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It's great to be popular. If you're a business owner ready to cash out, it's especially gratifying to have two potential suitors in the wings.
But picking the right one isn't always easy.
That's the dilemma facing California-based Longs Drugs. The drugstore chain is currently in the midst of a heated buyout battle between the two biggest industry behemoths:
so alluring? It all goes back to the power of location. Longs Drugs has a strong foothold in Northern California, an area where
has few stores. CVS is hoping to expand its pharmacy benefit management services, which coordinate prescription services for employee health-care plans. But they can only do so if employers know their workers will have access to pharmacies throughout the U.S.
Clearly, CVS is a motivated buyer. "In a nutshell, we would view Longs as a nice win for Walgreens, but a must-have for CVS Caremark at this point," wrote analyst Mark Miller of William Blair & Company in a research note.
So why is
jumping in? Although it has stores throughout California, Walgreens would like to dominate the north as well. The company would also love to expand in Hawaii, where Longs is the dominant pharmacy.
Longs originally pursued a deal with CVS, only to see Walgreen burst in with a higher offer. But promising more per share doesn't necessarily guarantee a win. Longs has turned down the Walgreens offer, citing a number of issues that made the company wary of a potential deal.
What did CVS do right? And what can you learn from this drugstore tussle should you decide to sell? The sentiment behind Longs' decision is clear: CVS made a better case. Here are the factors that swayed Longs:
1. Fewer legal hassles
Given that Longs and Walgreen both have a significant number of California stores, a merger between the two could trigger an antitrust investigation. "Given the regulatory risks associated with a Walgreens-Longs transaction," Longs management said in a statement, "it is unlikely that any transaction could be consummated without undue delay. Assuming regulatory approvals could be obtained, we estimate that the approval process could take 9 to 12 months."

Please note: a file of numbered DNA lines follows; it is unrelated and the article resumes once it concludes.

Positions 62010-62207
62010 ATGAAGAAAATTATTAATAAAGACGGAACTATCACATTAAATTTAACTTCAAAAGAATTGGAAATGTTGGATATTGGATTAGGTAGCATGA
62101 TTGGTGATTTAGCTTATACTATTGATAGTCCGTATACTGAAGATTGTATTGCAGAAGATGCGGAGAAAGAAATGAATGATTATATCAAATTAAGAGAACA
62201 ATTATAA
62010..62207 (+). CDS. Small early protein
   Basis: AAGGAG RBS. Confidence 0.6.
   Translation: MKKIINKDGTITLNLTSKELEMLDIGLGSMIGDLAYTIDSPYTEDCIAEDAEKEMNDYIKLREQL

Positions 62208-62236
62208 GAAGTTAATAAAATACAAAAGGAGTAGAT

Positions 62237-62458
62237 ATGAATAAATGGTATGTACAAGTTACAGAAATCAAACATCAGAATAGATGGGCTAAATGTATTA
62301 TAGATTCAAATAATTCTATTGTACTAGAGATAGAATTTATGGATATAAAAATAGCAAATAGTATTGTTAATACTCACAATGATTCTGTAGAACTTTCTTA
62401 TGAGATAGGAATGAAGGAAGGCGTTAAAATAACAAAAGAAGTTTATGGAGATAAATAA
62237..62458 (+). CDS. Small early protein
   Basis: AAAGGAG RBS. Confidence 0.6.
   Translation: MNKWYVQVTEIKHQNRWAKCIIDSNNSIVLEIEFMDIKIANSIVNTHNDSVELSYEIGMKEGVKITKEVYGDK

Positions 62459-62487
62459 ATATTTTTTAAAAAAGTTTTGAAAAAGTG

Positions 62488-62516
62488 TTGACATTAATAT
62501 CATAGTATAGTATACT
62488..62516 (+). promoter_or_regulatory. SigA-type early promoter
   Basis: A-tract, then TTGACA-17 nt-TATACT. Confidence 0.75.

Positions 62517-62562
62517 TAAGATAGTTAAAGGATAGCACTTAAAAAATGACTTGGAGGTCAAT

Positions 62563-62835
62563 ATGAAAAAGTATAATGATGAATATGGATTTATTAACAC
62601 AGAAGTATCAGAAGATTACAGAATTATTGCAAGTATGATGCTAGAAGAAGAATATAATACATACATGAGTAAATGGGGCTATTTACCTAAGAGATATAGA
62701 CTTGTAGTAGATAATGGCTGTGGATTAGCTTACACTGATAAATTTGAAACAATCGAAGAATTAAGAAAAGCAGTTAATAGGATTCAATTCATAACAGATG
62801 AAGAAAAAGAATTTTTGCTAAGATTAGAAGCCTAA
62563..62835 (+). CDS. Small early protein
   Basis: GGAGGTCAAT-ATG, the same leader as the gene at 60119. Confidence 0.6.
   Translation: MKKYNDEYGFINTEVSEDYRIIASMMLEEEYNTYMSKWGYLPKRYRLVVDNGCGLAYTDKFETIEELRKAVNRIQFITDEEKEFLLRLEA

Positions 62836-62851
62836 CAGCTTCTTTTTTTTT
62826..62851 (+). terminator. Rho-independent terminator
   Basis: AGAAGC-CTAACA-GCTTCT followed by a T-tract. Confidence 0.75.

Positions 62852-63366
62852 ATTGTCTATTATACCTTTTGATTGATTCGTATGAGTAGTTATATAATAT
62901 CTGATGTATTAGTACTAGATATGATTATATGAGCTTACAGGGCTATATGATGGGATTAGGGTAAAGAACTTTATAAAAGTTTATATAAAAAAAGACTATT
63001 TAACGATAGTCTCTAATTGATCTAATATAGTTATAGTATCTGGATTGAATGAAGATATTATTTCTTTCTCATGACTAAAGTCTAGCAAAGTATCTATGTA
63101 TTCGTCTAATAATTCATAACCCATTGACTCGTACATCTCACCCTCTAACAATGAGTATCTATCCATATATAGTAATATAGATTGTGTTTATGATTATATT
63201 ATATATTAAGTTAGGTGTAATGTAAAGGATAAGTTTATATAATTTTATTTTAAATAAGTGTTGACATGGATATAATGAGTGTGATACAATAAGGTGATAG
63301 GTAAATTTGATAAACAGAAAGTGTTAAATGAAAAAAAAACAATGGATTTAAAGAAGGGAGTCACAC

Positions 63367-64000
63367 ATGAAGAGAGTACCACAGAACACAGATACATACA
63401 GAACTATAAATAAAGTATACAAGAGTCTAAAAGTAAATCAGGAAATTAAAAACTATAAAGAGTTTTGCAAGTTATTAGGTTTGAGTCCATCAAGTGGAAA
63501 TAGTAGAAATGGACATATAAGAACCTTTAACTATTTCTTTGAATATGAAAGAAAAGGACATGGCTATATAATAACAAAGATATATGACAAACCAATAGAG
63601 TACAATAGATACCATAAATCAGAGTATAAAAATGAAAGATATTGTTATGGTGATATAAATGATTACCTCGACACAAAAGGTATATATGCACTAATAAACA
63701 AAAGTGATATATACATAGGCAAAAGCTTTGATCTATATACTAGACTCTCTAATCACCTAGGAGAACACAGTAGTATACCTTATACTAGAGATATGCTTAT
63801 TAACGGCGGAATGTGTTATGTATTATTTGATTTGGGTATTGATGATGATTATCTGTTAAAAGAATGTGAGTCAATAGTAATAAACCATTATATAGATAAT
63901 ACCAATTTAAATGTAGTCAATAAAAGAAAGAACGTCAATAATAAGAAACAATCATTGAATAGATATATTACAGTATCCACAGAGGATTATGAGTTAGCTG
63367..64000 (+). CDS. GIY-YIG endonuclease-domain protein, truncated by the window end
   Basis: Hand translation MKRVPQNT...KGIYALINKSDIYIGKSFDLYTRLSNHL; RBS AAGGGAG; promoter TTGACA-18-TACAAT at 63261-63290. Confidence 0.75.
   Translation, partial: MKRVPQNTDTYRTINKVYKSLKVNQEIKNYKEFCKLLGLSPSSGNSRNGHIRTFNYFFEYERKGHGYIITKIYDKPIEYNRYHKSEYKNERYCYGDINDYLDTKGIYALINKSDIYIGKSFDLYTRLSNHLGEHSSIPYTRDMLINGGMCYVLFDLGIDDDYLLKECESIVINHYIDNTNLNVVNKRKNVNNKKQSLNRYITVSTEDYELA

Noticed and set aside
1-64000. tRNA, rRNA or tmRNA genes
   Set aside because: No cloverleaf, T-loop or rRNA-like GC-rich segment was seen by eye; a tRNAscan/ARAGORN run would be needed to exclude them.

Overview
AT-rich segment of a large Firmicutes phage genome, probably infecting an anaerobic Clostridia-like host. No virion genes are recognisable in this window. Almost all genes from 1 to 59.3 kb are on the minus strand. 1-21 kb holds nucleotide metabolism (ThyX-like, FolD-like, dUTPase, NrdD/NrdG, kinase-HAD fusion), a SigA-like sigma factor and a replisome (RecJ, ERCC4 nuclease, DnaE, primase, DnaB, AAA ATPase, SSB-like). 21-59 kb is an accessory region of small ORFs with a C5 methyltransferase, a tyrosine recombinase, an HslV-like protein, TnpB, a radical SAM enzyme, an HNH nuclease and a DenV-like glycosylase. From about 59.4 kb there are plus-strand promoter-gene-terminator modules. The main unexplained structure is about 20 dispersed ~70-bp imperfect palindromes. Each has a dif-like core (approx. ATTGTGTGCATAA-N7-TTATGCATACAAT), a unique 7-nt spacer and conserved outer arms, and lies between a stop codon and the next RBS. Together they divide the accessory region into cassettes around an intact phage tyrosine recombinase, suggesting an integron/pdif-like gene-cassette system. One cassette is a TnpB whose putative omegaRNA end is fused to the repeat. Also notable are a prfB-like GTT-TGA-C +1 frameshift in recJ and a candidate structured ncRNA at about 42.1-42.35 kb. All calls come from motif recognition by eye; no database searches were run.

CVS, in contrast, has few stores in Longs' prime territory, so a merger between the two would be less likely to draw regulatory action. In any case, CVS had already obtained regulatory approval before the Walgreen offer became public.
Look for buyers who have done their research
they come calling. Ideally, you want someone who has not only investigated potential legal issues, but has come up with a plan to handle them.
2. Showing seriousness
It's one thing to talk vaguely of getting married someday; it's another to show up with a ring, roses and champagne. A major sticking point for Longs management was that Walgreens' offer was non-binding. In fact, Walgreen demanded Longs terminate its existing merger agreement with CVS before it would consider offering its own agreement. The problem? Longs could be left hanging if it reneged on its deal with CVS but never reached an agreement with Walgreens.
Forget the sweet talk. You want a buyer who makes his intentions clear up front. Bonus points for putting it all in writing.
3. Where's the money?
Another crucial issue was financing. In its statement, Longs management said Walgreens' offer contained no details on how to pay for the deal. CVS, in contrast, spelled out the terms of its financing, which includes a combination of cash and loans.
It's not enough for a buyer to throw out a dazzling dollar amount. Rather than take a higher offer from a buyer who's leveraged to the hilt, it may pay to go with a lower offer from someone who can actually afford it.
Despite a firm rebuttal from Longs, Walgreen hasn't given up. The company may even consider a hostile takeover bid. Even if Walgreen doesn't win the prize, drawing out the fight for Longs could still damage its largest rival if CVS is forced to raise its offer.
"CVS Caremark needs quality retail assets in northern California," wrote Miller. "Per CVS management, to build a retail network from scratch could take the company a decade or so. However, the key question for CVS investors may turn out to be: 'Yes, we won Longs, but at what price?' "
No matter what price you're offered for your business, make sure it's worth it -- not just money-wise.
Elizabeth Blackwell is a freelance writer based in Chicago. She is the author of Frommer's Chicago guidebook, and writes for the Wall Street Journal, Chicago, and other national magazines.